TREM-1 and its potential ligands in non-infectious diseases: from biology to clinical perspectives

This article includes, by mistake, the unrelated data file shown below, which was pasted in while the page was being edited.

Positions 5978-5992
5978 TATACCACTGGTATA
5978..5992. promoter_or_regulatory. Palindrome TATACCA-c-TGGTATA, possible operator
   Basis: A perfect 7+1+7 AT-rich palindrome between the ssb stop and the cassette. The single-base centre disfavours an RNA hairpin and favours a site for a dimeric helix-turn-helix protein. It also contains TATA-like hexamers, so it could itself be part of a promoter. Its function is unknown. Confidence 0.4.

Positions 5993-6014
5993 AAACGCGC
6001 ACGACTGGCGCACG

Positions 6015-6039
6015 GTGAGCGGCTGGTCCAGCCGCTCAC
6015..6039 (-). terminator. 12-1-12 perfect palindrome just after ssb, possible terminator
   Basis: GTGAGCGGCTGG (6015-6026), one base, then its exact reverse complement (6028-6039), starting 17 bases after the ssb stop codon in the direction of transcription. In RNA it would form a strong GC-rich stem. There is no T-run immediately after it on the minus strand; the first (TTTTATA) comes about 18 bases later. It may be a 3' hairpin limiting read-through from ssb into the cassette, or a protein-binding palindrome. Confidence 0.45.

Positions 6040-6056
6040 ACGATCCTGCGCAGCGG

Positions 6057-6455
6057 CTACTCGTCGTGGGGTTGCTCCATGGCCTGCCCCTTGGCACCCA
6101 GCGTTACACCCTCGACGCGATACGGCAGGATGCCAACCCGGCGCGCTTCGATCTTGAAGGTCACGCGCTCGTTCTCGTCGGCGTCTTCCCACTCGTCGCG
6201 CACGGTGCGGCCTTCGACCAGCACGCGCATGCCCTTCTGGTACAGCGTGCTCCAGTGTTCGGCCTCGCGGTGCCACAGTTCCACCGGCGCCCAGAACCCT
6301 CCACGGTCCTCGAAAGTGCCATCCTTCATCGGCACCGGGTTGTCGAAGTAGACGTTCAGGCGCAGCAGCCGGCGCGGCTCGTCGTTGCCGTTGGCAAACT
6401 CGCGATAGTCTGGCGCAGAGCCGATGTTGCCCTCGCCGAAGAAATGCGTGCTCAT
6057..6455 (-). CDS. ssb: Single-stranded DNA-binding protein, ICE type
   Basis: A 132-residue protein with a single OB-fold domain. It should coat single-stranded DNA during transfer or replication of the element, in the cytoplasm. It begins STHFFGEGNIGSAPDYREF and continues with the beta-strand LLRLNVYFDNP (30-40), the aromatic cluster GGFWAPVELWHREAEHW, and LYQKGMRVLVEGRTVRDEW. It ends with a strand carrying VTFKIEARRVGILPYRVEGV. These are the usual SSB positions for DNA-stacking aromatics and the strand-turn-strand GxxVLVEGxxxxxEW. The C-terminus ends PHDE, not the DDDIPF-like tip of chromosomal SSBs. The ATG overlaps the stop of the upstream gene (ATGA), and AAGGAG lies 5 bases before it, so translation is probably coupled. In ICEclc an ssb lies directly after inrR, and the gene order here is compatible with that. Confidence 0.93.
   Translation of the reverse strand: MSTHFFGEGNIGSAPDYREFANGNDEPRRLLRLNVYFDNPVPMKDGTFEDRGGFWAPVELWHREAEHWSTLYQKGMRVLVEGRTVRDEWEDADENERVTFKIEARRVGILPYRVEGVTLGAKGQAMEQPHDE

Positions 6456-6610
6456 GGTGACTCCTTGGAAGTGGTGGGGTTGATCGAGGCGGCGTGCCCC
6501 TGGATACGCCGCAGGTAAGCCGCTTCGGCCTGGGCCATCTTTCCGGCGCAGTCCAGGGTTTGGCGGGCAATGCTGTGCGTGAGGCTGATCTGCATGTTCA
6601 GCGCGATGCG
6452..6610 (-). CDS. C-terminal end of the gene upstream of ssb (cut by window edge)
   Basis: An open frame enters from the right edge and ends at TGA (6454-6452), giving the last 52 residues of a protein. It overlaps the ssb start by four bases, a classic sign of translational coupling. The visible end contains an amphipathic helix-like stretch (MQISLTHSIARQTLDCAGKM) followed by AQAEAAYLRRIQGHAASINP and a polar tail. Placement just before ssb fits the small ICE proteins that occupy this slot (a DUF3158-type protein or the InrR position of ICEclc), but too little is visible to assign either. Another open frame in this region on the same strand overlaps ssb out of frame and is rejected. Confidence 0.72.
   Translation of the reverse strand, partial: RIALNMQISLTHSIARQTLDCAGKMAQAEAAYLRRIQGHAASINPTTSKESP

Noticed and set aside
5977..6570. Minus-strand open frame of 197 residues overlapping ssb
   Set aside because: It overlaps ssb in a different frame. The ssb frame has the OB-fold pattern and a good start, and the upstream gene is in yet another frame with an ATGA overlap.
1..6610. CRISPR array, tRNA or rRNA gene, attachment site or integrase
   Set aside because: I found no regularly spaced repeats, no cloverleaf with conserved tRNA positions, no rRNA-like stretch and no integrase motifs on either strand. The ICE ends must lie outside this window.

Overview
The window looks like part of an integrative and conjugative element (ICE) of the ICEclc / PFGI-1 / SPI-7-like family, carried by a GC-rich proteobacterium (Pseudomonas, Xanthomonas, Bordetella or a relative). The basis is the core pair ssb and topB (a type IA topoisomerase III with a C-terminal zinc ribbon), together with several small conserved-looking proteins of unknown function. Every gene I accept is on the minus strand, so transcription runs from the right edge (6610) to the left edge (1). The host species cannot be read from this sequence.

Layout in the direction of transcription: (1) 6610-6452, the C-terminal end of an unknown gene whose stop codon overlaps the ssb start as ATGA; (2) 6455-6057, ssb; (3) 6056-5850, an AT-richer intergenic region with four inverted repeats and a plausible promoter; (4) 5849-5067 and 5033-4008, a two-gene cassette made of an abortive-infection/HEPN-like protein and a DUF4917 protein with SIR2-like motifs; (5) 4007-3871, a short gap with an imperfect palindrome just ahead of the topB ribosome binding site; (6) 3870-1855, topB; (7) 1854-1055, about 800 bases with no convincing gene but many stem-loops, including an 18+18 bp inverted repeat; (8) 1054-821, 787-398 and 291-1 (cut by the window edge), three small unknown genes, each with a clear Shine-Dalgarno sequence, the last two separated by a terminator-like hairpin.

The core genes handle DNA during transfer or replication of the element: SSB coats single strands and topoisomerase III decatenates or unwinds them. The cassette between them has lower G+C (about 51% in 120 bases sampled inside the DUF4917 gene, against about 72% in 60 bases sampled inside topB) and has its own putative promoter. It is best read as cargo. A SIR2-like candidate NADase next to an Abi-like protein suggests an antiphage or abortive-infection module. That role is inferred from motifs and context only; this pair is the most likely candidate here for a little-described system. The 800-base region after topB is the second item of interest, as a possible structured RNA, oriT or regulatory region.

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Triggering receptor expressed on myeloid cells-1 (TREM-1) is expressed on the majority of innate immune cells and to a lesser extent on parenchymal cells. Upon activation, TREM-1 can directly amplify an inflammatory response. Although it was initially demonstrated that TREM-1 was predominantly associated with infectious diseases, recent evidences shed new light into its role in sterile inflammatory diseases. Indeed, TREM-1 receptor and its signaling pathways contribute to the pathology of several non-infectious acute and chronic inflammatory diseases, including atherosclerosis, ischemia reperfusion-induced tissue injury, colitis, fibrosis and cancer. This review, aims to give an extensive overview of TREM-1 in non-infectious diseases, with the focus on the therapeutic potential of TREM-1 intervention strategies herein. In addition, we provide the reader with a functional enrichment analysis of TREM-1 signaling pathway and potential TREM-1 ligands in these diseases, obtained via in silico approach. We discuss pre-clinical studies which show that TREM-1 inhibition, via synthetic soluble TREM-1 protein mimickers, is effective in treating (preventing) specific inflammatory disorders, without significant effects on antibacterial response. Further research aimed at identifying specific TREM-1 ligands, in different inflammatory disorders, is required to further unravel the role of this receptor, and explore new avenues to modulate its function.

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